Bob Dylan wrote "A Hard Rain's Gonna Fall" almost 50 years ago, but most of the Occupy Wall Street crowd is not old enough to remember the tumultuous times of the Vietnam War. That was the last time tear gas was used in the streets against young, white, middle-class Americans.
Now, with shrinking employment opportunities from a global and technologically dependent economy — along with the prospective task of somehow shouldering the cascading debt burden coming due from baby boomers reaching retirement age and endless government programs to help everyone in need — the movement that targets income inequality and undue influence for the privileged few may be taking root in America's mainstream mind-set. The issues raised are real, troublesome and not solved by business as usual.
We are not alone in facing this conundrum. Emerging powerhouses China, India and Asia all have their version of the 99 percent vs. 1 percent great wealth divide. India is experiencing several internal civil wars fueled by the inequality of distribution of benefits of its economic progress, and China had 180,000 "mass" protests last year, mostly due to the grinding down of traditional sustainable livelihoods in rural areas by centralized industrialization.
Europe's inability to grasp the scope of necessary changes to its society make its current negotiations on the restructuring of Greek and other troubled nations' debts unfocused on anything but short-term fixes. European banks are going to become permanent extensions of their governments, like ours were temporarily during the worst days of 2008 and 2009. Our culture has a better chance than most of addressing fundamental problems of inequality since our country is supposed to be based on equal access to basic rights of the individual.
It is easy to make fun of some of the characters camping out in America's urban parks, and most may well take off during the coming winter months, but the basic mechanisms by which our financial and government systems have operated over the last 65 or 70 years are strained and their ability to function going forward is severely in doubt. I am not predicting we are in for a crash or a depression or any other cataclysmic event, but given the unmanageable size of our debt, the lack of productive opportunity for our young people, and the widening gap between words and deeds on the part of all politicians, something has got to give.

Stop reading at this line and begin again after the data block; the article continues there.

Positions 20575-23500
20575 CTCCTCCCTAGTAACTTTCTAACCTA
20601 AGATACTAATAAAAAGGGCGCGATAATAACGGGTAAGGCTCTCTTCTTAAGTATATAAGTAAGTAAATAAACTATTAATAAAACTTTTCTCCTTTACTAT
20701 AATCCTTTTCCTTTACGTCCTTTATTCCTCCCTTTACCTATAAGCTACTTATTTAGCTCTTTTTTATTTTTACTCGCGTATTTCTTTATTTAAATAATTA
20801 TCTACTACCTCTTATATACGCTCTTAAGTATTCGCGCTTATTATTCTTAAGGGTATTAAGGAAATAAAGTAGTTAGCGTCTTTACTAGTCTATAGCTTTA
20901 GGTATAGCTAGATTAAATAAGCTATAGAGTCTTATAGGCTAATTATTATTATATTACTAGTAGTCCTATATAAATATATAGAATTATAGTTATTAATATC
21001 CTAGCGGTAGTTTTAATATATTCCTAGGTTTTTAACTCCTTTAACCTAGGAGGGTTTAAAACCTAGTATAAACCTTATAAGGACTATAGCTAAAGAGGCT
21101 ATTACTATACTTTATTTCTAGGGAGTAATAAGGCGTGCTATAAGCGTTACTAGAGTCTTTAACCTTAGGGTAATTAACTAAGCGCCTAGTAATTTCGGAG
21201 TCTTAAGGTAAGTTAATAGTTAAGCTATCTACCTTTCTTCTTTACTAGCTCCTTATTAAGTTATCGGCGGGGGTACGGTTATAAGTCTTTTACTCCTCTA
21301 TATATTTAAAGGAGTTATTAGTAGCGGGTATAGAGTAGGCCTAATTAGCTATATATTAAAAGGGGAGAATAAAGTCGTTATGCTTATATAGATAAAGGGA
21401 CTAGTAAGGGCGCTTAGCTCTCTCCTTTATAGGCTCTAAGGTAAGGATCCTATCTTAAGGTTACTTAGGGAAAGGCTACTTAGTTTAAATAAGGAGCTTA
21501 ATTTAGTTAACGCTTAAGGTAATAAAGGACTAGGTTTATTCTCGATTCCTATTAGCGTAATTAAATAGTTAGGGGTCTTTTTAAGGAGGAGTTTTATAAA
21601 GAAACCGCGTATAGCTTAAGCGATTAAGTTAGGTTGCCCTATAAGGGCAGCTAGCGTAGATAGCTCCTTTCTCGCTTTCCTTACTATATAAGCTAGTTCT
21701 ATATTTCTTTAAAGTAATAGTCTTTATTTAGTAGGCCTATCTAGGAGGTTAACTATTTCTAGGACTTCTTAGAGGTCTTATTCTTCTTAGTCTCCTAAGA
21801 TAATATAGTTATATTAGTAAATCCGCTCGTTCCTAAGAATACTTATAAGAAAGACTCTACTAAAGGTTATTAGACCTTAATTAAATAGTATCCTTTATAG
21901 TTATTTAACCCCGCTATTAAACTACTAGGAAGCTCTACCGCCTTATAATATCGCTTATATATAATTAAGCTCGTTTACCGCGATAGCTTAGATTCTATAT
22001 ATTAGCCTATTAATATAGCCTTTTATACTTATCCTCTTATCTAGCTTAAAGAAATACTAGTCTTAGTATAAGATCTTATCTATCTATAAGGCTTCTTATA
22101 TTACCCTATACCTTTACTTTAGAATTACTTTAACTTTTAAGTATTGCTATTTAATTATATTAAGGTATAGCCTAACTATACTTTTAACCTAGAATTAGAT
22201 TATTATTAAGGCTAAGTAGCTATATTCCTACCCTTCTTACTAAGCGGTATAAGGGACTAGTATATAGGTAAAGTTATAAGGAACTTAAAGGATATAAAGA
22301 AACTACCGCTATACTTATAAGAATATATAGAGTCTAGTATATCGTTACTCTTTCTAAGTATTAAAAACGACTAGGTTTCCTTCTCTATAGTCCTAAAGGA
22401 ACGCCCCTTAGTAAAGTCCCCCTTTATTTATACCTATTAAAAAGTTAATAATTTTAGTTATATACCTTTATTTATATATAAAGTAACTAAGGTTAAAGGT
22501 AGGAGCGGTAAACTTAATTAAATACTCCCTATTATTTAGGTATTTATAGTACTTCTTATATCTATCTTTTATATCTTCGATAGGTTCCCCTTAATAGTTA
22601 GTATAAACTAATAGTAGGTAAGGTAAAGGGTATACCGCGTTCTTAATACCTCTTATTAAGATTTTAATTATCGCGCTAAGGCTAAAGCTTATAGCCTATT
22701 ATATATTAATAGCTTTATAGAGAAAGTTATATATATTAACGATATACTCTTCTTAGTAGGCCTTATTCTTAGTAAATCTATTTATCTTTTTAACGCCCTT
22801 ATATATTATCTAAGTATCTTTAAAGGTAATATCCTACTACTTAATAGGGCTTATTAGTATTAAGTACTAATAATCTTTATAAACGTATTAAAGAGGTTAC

There are many great ideas floating around about how to fix America's problems, but they all require large changes in the status quo. Here are some of the best solutions that can all be accomplished through the legislative branch, regardless of the politics and ideologies of this or the next president or any Supreme Court justice.
First, remove the right of corporations (or any other form of organization) to citizenship, i.e., prohibit them from attempting to influence the electoral process or law making by Congress via money or persuasion. Then, undo all efforts to make it more difficult for U.S. citizens of any race, location or past history (including felons) to vote. We need as many participants as possible to make this democracy work again.
Second, throw out the current Byzantine method by which different people, industries and regions are segmented via taxation and apply a simple, fair method under which all income and receipts on the part of individuals is taxed the same. Why should people in Texas pay no state income tax while here in New Mexico we pay 5 percent?Why should NYC residents be taxed three or four times more than people in Alaska? We all belong to the same country, enjoy the benefits of common protections and eventually rise and fall together. Why should entrepreneurs in energy be given better breaks than people in retail? Why should farmers — and not taxicab drivers, say — get payments? Wipe the slate clean and start over.
Third, and closest to the hearts if not the minds of the 40 percent of Americans who sympathize with the Occupy Wall Street movement, dismantle the obscene financial system that puts tens of millions of dollars annually into individuals' pockets, people who produce little of value for the country.
I know (and like) some of these people. They are basically great salespeople with some talent for manipulating numbers. They have convinced the country, through their influence and charm, to turn over a good part of its future to their operations. The financial industry has, over the last 30 years, been able to combine traditional deposit taking and lending with trading its own money, mixing risk-taking activities with advice giving and also going to town selling whatever products it can to its customers. This is what put the financial system in such trouble a few years back. Breaking up these organizations and requiring keeping these disparate and contradictory business in totally separate legal entities with no cross ownership is the way to go.
Finally, everyone knows that the government has promised way more in future payments and services than it can deliver, given the amount of money coming into the Treasury. Let's step up to the plate and acknowledge reality and remove the false sense of security that we have grown used to by assuming someone is going to take care of us in our old age when we get sick and are dying.
The only people who may do that are our friends and families, a situation which was, and probably will again be, the basis of whatever kind of sustainable community life we establish to go forward after the inevitable debt crisis that protesters around the world instinctively sense lurks in our collective future.
Rob Rikoon is the lead portfolio manager at The Rikoon Group, a registered investment advisory firm in Santa Fe. He can be reached at email@example.com.
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